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Getting Medical Bills Paid

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Car Accidents Personal Injury Protection

2021-02-02 00:00:00 Car Accidents Personal Injury Protection

Getting Medical Bills Paid

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One of the key parts of my job is helping my clients to manage their medical bills after a car crash. My goal is to help take some of the stress off of the client during their recovery.

Myth: the other driver's insurance will pay for my medical bills.

It's not a total myth, they will pay, but not right away, not when you really need them to. Most importantly, healthcare providers cannot simply bill the other driver's insurance. The other insurance company will have to pay your medical bills, but only as a part of the final settlement of your case. This settlement often comes months or years after the bills are actually incurred. So it doesn't help you right away.

Strategies for Handling Medical Bills:

  • PIP Insurance: This is a coverage you many drivers carry on their own auto insurance. You can read more about PIP on my previous blog post.
  • Health Insurance: The next best option is to use your own health insurance if you have it. The interaction of health insurance and car crashes could easily be the subject of its own entire post. But just know that if you have health insurance you should use it. Unfortunately, health insurance often comes with limits of rehabilitative medicine such as physical therapy that are most common after a car crash. You are also stuck with your deductible, co-pays, and co-insurance. But at least you will get that money back when you do settle your case. At the very least, submitting your bills to health insurance usually means there is an adjustment to the total due that results in you paying less overall.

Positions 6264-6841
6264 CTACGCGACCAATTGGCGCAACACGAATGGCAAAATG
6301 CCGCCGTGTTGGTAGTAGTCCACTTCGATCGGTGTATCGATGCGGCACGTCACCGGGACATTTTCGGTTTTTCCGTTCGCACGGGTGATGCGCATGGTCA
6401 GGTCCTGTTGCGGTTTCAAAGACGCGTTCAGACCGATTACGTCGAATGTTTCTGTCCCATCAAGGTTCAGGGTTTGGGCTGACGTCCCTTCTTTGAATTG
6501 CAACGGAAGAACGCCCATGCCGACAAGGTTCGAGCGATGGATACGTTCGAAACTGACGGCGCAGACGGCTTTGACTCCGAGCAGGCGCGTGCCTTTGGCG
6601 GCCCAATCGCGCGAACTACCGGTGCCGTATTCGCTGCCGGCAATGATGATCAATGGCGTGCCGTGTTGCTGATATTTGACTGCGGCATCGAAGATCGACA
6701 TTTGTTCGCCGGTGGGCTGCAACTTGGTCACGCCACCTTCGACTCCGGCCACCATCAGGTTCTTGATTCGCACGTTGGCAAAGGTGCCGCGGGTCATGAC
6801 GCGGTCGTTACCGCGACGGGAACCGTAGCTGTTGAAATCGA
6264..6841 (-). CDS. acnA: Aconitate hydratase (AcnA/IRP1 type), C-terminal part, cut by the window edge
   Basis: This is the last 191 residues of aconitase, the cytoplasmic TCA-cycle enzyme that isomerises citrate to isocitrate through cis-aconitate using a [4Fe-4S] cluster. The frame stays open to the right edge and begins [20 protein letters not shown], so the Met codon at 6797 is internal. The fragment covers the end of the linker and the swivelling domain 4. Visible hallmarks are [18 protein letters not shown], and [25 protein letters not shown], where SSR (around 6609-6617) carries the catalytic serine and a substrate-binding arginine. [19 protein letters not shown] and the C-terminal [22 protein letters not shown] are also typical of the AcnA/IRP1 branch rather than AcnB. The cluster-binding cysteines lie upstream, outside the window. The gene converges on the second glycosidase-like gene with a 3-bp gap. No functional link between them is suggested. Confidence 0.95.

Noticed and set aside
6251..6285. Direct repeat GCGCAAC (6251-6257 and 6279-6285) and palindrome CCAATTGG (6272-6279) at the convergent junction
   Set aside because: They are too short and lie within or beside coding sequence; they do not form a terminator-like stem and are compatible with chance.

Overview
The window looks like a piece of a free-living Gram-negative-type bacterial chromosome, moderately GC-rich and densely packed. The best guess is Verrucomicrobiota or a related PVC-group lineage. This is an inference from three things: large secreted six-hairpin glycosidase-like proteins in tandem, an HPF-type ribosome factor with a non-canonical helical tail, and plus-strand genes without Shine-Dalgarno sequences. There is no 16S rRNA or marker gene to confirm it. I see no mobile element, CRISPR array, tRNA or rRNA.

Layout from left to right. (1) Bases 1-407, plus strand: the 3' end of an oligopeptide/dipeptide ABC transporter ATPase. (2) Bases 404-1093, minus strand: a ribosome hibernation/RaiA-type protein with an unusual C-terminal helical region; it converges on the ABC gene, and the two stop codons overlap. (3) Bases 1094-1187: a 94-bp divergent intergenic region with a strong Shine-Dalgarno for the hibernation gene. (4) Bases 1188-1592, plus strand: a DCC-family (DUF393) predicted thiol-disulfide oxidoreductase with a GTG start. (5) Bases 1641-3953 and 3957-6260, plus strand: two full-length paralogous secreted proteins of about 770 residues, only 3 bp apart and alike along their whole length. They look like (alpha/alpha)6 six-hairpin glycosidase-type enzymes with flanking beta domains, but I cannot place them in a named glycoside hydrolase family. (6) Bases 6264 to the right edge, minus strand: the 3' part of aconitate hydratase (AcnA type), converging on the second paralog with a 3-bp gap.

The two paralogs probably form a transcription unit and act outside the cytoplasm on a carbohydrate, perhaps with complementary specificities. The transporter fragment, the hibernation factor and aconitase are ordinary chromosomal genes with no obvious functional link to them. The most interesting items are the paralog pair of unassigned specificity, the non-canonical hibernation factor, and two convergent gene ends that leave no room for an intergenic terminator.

• Self-Pay: If you don't have health insurance (or haven't met your deductible) then the next best option is usually to pay out of your own pocket. This is not always possible, but if you can I usually tell my clients to pay the bills. They will get their money back at the end of the case and it's better than having the bills sit and potentially collect interest or be sent to collections.
  • Statutory Lien: Washington law gives medical providers the right to place a lien on your eventual insurance recovery for the amount of their bill. This can be beneficial to both parties because the patient gets treatment and the medical provider gets a guarantee of payment. However, there are costs to the file the lien and the medical provider cannot recover more than 25% of the total settlement. In my experience, this law is rarely used by medical providers.
  • Promise to pay from settlement/Letter of Guarantee: In lieu of a lien, many medical providers will simply have their patients sign a contract promising payment from their eventual settlement. There are limits to this approach as well. But as long as the bill is not accruing interest, this can be an advantageous arrangement. As an attorney, I can help set this kind of arrangement up. You should always speak to an attorney before agreeing to something like this because there can be significant drawbacks. I typically do not recommend something like this unless my clients have no other

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